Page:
axisofevil Young Afghani guide in Yazd, Iran - Axis of Evil World Tour
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Young Afghani guide in Yazd

Young Afghani guide in Yazd


Book Excerpt

... we had one last stop before leaving Yazd; the town’s centuries old main mosque. After a while touring mosques in the Middle East becomes like touring cathedrals in Europe; boring. At this one though we came upon a little Afghani kid who volunteered to lead us on a tour through the winding traditional alleys of the city. We readily agreed, abandoned the mosque, and took off after the little guy.

Professor got him talking and found out he was here with his father who’d come into Iran looking for work. He was a day laborer on some nearby construction site – leaving his seven or eight year old son alone most of the day to fend for himself. The kid had made good use of his time though. Only in-country for a few months he already spoke Farsi nearly fluently. Professor had little problem talking to him.

The little kid was fascinated by me, more specifically, by my size. I’m by no means a huge man, especially by American standards, but in Asia (outside Russia anyway) anyone over six feet usually gets a decent amount of attention. He kept asking Professor to translate questions asking how tall I was, how much I weighed, and, once he noticed my boots, how big my feet were.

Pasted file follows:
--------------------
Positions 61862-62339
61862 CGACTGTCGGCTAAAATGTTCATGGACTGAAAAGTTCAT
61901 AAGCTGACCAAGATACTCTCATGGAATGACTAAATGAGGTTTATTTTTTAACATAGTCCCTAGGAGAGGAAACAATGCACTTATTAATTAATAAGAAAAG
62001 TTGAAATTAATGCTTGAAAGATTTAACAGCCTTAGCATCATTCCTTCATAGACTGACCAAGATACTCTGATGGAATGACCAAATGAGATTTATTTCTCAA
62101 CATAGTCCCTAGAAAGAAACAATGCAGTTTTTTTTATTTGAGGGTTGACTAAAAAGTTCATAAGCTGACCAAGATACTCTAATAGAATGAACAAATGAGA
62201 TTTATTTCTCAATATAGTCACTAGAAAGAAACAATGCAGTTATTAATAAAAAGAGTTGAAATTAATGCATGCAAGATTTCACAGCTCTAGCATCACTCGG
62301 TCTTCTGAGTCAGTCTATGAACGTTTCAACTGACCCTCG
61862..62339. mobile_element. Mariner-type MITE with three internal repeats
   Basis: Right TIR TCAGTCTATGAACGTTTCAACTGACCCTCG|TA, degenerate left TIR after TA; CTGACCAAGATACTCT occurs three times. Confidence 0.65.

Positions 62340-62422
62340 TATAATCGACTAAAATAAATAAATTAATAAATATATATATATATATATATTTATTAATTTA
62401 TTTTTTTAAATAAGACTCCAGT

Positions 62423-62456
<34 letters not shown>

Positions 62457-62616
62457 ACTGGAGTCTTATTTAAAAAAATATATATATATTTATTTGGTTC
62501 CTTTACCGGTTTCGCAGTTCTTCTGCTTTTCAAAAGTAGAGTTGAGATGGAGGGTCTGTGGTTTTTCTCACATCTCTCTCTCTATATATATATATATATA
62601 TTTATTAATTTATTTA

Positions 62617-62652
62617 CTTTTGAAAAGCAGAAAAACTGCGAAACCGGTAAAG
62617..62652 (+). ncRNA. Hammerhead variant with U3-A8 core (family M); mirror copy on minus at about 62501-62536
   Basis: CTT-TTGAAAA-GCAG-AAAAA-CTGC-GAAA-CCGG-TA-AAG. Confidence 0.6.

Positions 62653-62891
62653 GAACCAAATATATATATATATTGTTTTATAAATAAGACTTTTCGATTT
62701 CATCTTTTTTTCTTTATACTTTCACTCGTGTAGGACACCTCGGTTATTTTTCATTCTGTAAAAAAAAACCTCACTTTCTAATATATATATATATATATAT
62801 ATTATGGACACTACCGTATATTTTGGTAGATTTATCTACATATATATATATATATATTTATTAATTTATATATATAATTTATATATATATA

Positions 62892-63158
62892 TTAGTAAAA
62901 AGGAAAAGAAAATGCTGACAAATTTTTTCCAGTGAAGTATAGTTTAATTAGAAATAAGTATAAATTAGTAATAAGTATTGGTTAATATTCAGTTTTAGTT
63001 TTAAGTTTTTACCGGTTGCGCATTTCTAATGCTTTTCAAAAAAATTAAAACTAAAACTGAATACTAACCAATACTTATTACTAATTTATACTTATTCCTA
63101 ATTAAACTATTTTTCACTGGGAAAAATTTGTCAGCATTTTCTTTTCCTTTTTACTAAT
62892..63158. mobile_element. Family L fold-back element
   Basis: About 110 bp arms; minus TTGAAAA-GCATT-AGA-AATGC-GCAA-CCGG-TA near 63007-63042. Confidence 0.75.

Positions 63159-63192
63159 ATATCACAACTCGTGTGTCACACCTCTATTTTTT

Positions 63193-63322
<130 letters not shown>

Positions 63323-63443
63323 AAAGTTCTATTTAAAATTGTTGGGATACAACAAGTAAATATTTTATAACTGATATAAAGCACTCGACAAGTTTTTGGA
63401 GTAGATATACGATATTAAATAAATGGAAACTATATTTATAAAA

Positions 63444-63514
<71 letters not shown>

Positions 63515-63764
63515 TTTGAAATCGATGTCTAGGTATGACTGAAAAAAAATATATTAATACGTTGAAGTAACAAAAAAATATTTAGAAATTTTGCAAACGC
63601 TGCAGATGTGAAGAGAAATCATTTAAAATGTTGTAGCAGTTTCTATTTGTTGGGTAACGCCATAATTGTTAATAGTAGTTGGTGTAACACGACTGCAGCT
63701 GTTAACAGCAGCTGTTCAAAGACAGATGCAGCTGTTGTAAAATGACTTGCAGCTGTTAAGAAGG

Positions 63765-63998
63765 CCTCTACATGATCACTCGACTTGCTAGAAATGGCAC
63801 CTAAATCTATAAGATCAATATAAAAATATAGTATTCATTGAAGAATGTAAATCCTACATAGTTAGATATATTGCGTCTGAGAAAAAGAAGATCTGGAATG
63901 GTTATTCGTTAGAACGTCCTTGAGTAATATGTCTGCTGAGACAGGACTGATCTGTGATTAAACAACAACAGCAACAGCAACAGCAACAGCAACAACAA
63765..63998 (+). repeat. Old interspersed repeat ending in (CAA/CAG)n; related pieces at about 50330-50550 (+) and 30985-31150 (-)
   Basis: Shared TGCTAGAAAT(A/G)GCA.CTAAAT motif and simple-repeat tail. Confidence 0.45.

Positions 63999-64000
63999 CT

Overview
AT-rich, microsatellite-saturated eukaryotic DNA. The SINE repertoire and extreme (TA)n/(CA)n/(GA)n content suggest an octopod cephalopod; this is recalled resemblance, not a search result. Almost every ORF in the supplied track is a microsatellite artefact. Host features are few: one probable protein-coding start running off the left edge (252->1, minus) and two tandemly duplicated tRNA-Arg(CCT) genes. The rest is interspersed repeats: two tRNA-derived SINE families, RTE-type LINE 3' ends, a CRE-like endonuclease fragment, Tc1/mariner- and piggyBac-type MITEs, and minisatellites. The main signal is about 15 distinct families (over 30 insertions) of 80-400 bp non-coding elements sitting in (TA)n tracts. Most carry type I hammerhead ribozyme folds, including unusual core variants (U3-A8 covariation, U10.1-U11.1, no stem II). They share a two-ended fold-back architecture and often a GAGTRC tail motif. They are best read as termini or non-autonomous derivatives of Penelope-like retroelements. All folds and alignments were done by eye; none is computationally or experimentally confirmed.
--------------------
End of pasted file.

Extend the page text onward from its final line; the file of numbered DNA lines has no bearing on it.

It turned out to be one of the best walks of the trip; just traveling down the winding old alleys of mud brick (which you’d think would collapse in all the rain but apparently not). The Yazd specialty; the wind tower, was visible nearly everywhere. Badgirs, as they’re called locally, stand two to three stories high, depending on the wealth of the owner and size of the surrounding buildings. The tops have openings slotted and shaped to catch even the hint of a breeze and redirect it down the tower’s shaft. As the air heads down it is channeled to induce a spin that gets the hotter air to rise and exit, while keeping the cool air heading to the bottom of the tower. At the bottom lies a small pool of cool water. As the air hits the water it picks up some humidity, then gets spun into the house; both cooling and humidifying along the way. You can see these natural air-conditioners all over Yazd, and in many neighboring areas where the desert summers can be unbearable. ...

Copyright 2006-2007 Scott Fisher and All Rights Reserved.